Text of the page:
Neither is very interested in talking about natural catastrophes; there are much more pressing issues.

“There is a lot of stuff to worry about in Japan: the yellow sand from China, the radiation, the government, and now they’re changing the laws so Japan can have a regular army,” says Terakado. He came to Kyojima after moving first to Shibuya (“It’s not a place to live,” he says), then the countryside in Kamogawa, Chiba, then Berlin. Kyojima is where he has lived the longest.

It seems like there are two Kyojimas: the one the government believes in, and a younger Kyojima hiding among the old wooden homes, the poor and elderly.

Like many young newcomers, Terakado is here because the rent is cheap and you can do what you want to the old houses, but mostly, they seem to be here because of the existence of these two Kyojimas — that alongside the older, already established community, there is a second, younger, nascent community they can be a part of.

Also, many of them are here because of Daiki Goto, the unofficial “wooden house coordinator” of Kyojima. Goto, now 34, moved to Kyojima when he was 26 with a group of young artists and outsiders. They were the “second generation” to move east, the first having been about 10 years ago, led by a German artist named Titus Spree, who now lives in Okinawa.

“I like old houses and I share them with friends,” says Goto, leading the way inside his 80-year-old house. It’s dark and comfortable, his tatami mats on the first floor stacked with vintage ephemera from an old wooden house that was torn down nearby.

“Would you like a kettle?” he asks, holding up a dusty box.

Sunlight streams into his second floor, falls on his computer (he is a filmmaker), over his tea-making paraphernalia and onto his hammock, where he sleeps during the summer. I’m here to talk with him about his house potentially falling down, and it’s hard to look at the exposed wooden beams of the roof and not imagine an imminent threat.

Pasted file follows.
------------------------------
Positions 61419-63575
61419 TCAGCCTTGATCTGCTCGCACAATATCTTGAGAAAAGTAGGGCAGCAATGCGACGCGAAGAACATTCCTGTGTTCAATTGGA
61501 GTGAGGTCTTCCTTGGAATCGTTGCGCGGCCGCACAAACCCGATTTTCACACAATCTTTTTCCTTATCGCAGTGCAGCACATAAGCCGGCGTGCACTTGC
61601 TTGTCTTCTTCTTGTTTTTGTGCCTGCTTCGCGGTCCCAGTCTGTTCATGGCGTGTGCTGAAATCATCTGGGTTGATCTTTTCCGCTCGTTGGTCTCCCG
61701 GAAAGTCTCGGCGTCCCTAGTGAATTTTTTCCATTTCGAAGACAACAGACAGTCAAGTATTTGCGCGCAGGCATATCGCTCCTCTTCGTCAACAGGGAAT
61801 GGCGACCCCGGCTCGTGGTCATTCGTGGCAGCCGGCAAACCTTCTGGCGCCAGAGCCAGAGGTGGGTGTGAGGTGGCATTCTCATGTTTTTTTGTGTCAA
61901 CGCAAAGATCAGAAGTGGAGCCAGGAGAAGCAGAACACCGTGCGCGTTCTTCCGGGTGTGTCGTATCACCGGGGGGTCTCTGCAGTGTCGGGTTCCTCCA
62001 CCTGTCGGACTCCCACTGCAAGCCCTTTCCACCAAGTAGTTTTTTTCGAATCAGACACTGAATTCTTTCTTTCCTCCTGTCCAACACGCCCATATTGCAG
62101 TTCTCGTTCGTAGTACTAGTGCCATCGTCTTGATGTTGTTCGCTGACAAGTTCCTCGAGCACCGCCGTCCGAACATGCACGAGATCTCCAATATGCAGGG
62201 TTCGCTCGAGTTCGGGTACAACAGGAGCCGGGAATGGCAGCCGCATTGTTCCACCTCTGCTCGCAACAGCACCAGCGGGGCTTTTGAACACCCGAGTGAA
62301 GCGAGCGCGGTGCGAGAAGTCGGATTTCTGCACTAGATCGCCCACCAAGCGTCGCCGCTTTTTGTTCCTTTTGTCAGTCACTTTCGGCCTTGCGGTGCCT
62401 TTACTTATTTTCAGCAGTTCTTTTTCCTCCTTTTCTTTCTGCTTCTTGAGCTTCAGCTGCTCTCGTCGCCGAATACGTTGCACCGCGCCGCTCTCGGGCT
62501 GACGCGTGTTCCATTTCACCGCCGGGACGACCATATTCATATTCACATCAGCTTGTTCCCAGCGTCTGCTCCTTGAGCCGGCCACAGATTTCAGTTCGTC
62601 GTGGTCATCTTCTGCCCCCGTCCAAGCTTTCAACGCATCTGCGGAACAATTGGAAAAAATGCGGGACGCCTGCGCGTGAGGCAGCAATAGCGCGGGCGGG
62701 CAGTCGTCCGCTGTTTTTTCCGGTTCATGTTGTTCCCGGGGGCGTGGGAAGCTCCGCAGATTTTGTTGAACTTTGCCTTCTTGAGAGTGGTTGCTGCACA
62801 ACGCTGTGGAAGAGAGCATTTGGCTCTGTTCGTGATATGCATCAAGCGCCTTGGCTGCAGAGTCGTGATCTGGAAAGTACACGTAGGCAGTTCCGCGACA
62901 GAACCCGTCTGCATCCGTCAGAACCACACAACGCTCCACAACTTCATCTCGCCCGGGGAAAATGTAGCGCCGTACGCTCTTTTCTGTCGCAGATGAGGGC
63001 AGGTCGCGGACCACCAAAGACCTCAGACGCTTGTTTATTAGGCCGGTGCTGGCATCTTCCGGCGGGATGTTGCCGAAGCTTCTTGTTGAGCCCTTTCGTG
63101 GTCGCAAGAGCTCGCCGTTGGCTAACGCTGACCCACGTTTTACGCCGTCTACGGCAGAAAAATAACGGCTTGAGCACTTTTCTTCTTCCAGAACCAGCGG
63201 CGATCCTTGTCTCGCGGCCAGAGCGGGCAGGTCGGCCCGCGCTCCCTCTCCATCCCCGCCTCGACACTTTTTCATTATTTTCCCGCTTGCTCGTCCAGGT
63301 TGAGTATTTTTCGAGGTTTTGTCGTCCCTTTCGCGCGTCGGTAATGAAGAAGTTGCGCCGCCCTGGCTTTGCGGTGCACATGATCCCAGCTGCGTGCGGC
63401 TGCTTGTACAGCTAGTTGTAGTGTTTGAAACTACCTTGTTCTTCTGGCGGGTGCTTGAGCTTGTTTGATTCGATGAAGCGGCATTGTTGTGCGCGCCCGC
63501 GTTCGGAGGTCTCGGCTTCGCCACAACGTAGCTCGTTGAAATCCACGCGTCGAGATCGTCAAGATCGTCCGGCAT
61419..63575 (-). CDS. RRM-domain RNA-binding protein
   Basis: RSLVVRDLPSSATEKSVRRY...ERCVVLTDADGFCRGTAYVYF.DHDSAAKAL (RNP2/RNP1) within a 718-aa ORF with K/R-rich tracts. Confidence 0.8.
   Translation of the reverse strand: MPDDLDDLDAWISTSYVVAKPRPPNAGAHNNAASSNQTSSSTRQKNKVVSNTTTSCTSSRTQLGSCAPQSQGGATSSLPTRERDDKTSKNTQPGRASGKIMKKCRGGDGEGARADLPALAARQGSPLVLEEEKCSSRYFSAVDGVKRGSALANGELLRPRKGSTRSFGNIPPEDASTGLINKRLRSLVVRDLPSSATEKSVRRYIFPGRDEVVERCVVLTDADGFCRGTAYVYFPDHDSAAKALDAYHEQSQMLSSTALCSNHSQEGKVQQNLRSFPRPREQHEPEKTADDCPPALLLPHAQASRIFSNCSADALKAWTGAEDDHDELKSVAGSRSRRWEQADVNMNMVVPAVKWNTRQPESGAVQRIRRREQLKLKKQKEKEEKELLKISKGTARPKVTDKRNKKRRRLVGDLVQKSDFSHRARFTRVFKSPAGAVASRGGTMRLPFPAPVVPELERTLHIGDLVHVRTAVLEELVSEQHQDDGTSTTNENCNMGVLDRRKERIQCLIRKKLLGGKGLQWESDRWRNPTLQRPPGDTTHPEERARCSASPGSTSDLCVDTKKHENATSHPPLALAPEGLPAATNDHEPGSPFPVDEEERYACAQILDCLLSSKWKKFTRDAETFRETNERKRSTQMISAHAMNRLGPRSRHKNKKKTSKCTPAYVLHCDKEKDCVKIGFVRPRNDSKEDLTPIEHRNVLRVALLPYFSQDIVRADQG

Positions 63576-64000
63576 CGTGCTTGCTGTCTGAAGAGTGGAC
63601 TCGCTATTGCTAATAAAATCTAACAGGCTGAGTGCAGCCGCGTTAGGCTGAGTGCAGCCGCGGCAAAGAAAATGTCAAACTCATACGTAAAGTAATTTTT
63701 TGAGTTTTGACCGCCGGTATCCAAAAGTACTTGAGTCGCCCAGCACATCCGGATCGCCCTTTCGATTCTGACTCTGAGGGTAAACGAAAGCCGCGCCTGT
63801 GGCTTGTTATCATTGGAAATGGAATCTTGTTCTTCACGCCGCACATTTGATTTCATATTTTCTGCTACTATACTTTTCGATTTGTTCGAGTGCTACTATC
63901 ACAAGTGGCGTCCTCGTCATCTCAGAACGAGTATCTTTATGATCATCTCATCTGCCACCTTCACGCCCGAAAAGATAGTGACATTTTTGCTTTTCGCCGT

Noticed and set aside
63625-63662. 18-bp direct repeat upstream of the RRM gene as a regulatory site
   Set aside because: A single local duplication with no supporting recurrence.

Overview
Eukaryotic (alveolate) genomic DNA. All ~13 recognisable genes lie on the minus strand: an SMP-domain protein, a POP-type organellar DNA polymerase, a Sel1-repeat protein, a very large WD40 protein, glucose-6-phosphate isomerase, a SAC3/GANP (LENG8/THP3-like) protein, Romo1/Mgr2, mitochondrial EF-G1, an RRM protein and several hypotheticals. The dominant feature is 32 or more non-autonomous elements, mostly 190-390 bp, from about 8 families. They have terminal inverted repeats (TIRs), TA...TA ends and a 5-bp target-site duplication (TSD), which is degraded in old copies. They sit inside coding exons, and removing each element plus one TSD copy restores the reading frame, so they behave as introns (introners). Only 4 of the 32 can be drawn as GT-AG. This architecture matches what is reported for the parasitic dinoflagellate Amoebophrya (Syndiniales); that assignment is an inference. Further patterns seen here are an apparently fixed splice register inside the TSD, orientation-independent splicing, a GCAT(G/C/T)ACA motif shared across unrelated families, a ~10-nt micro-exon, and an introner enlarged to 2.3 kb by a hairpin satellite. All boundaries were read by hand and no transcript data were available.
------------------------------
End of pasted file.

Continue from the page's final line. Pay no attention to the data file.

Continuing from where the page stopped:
“The city is always telling us it’s dangerous, but we already know; we’re aware of it,” says Goto of his adopted hometown. “Everyone is really aware of it, so we protect each other, we look out for one another.”

Goto also looks out for No. 1, and has retrofitted his house for earthquakes himself with braces and steel beams.

To paraphrase architect Arata Isozaki, Tokyo is a city that has never had a plan, never had a center and has never had any visible order. Kyojima epitomizes this view of the city. It is a district that proclaims the social values of inventiveness, density and proximity, values that modern housing in Japan — often built and designed by large construction companies — have failed to hold on to. Kyojima is not exactly the last holdout against modernization, nor does it comfortably fit the mold of an idyllic rural community, but it does say something about space becoming personal and intimate.

Unexpectedly, it’s the physical layout of Kyojima — a legacy of its unplanned beginnings as farmland turned informal residential zone — that makes it so prone to disaster on one hand and such a lively community on the other.

Kyojima is a complex anachronism. A 2004 study in the Journal of Asian Architecture and Building Engineering found that Kyojima is more livable and lively than the areas laid out on a grid because of its haphazard structure, full of winding lanes, densely packed wooden houses and irregular roads. It is the structure that has created the atmosphere of community and “draws livability to the area,” according to the article.

In a way, Goto and his community are reclaiming Kyojima’s traditional informal spirit, the catalyst for the construction of houses around the paddy fields 100 years ago and the building of temporary wooden structures here for the homeless after the 1923 Kanto quake. It also evokes the same spirit that brought new residents here after the Allied air raids of World War II devastated surrounding areas. Kyojima continues to survive as a kind of haphazard zone offering people a chance at a new start and a new sense of community.

But how long can this anachronism last? If Tokyo does fulfill its disastrous destiny and the slate is wiped clean, what comes next?

Comments: community@japantimes.co.jp